Shareholder protection establishes a contractual framework to support business continuity and succession planning if a shareholder suddenly dies or becomes seriously incapacitated.
Without formal arrangements in place to manage business succession and provide financial support for dependants of a sick or deceased shareholder, the worst case scenario can arise. Putting in place appropriate shareholder protection should ensure that:
- the shareholder’s interest doesn’t pass to an heir who may not have the necessary skills, experience or interest to continue the business
- time is not lost looking for a replacement shareholder from outside the business
- other shareholders who will not inherit a co-owner’s shares will have the financial resources and authority to acquire them
- the shareholder’s dependants have a mechanism to turn inherited shares into cash should they wish to exit the business or need the funds to settle an outstanding debt such as Inheritance Tax
Ensuring an appropriate, tax-efficient shareholder protection scheme is in place can:
- enable surviving shareholders to purchase the shares of the business from the sick or deceased shareholder and
- provide beneficiaries or dependants with a willing buyer and cash, instead of an interest in a business.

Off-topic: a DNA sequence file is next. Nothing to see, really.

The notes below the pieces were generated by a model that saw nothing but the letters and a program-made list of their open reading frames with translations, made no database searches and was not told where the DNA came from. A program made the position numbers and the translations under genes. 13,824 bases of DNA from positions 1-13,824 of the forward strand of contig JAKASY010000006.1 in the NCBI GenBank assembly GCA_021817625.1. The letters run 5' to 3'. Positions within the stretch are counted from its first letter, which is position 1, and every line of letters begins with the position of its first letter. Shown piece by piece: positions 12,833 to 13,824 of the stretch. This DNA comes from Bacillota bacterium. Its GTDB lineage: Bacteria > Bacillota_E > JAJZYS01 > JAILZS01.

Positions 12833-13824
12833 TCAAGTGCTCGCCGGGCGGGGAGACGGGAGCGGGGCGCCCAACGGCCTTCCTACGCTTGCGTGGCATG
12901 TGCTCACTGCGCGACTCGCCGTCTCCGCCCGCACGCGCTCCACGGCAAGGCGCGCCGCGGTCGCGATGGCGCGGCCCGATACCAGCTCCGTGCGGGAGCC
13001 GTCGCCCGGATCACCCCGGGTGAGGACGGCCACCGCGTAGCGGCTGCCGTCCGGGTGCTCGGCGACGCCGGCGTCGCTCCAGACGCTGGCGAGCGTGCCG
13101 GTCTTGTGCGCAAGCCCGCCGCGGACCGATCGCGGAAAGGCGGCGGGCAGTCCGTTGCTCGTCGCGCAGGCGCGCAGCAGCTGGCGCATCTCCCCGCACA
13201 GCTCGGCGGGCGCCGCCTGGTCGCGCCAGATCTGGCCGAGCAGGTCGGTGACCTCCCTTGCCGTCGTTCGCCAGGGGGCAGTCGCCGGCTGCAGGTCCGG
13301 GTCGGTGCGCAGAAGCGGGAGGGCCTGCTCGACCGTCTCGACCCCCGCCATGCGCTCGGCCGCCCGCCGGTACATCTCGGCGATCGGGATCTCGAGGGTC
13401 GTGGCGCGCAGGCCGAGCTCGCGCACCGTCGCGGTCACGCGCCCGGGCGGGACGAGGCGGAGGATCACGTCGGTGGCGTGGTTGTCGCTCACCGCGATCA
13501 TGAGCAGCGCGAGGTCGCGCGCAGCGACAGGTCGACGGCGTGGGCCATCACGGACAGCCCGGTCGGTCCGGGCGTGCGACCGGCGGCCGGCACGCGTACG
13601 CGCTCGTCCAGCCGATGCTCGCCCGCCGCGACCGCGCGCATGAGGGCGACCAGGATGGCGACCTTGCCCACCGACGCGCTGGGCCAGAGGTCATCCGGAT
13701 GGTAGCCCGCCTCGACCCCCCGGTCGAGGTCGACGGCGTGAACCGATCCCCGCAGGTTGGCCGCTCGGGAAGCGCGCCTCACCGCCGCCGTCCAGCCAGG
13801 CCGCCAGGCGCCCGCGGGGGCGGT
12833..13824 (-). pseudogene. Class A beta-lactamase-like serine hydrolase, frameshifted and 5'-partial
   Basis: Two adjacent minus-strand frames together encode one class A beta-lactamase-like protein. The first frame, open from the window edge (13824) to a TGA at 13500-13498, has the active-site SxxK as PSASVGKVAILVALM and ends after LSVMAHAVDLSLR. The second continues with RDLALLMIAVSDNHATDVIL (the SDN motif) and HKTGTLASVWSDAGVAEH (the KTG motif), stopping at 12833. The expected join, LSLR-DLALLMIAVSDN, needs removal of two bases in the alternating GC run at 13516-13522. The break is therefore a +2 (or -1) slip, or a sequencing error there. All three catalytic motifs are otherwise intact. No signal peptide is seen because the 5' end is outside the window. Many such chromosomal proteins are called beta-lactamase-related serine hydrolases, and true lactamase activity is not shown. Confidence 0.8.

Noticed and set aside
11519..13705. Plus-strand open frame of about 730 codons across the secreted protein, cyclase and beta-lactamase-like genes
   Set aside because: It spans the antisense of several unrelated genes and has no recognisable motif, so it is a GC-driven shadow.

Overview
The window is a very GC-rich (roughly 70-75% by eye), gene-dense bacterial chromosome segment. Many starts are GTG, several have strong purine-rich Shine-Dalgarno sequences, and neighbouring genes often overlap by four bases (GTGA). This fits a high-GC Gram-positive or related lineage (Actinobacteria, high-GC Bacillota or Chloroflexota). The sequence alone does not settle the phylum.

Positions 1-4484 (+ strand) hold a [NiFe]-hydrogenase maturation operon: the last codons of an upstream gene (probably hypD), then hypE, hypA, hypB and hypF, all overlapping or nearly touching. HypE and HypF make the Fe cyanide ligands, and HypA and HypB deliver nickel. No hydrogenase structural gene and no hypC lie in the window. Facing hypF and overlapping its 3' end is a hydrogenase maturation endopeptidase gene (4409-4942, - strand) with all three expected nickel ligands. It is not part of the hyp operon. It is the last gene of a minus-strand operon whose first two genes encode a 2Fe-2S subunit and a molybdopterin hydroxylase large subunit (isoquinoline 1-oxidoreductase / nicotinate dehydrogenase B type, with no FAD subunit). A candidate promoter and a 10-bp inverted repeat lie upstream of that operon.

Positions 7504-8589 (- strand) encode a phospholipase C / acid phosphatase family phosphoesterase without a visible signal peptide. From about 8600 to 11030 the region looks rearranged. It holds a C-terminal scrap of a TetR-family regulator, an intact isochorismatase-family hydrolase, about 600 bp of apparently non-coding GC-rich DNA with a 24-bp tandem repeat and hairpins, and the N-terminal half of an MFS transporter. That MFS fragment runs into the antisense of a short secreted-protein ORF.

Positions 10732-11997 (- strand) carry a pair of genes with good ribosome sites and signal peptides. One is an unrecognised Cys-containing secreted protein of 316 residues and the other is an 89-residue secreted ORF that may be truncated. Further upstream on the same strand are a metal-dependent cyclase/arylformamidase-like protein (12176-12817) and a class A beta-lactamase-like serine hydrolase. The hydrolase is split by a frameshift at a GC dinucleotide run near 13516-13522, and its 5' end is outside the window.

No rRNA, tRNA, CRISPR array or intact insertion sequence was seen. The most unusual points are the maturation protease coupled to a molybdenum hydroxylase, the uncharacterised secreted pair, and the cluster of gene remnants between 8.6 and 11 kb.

What does shareholder protection Involve?
Financial: Life Insurance under trust
Shareholder protection involves a series of life insurance plans set up under a discretionary trust with co-shareholders as beneficiaries. Payments to beneficiaries are normally tax free if paid out at the discretion of the trustees. The plans can be set up in a number of ways to suit the company structure and there’s an option to add critical illness cover to the mix.
How much cover?
Each shareholder takes out life cover in respect of their own shareholding. The level of cover is determined by the size of their shareholding and the overall value of the business. Some insurers might ask for a professional business valuation, whilst others may value the business using criteria such as net asset value or average profit before tax for the last three years.
Legal: Shareholder Agreement
The protection arrangement is underpinned by a Shareholder Agreement which sets out the mechanism for dealing with shareholdings at the relevant time.
Value in effect
Losing a business owner can have a huge impact on the day-to-day running of that business. Conflict in decision-making can lead to financial difficulties and could eventually paralyse the company.
The case study below shows how effective share protection can help avoid this situation, smooth the waves and keep the business moving in the right direction.
Two Counties Ltd is valued at £1,000,000. It is owned 50/50 by two director shareholders, Richard and John.
Taking the first steps
Before you begin, make sure that your Articles of Association permit the intended share purchase arrangement and give shareholders the powers to establish any necessary trusts.
Shareholders should seek suitable legal advice when establishing or amending a Shareholder Agreement or shareholder protection arrangement.
Tax treatment depends on individual circumstances and may be subject to change in the future.
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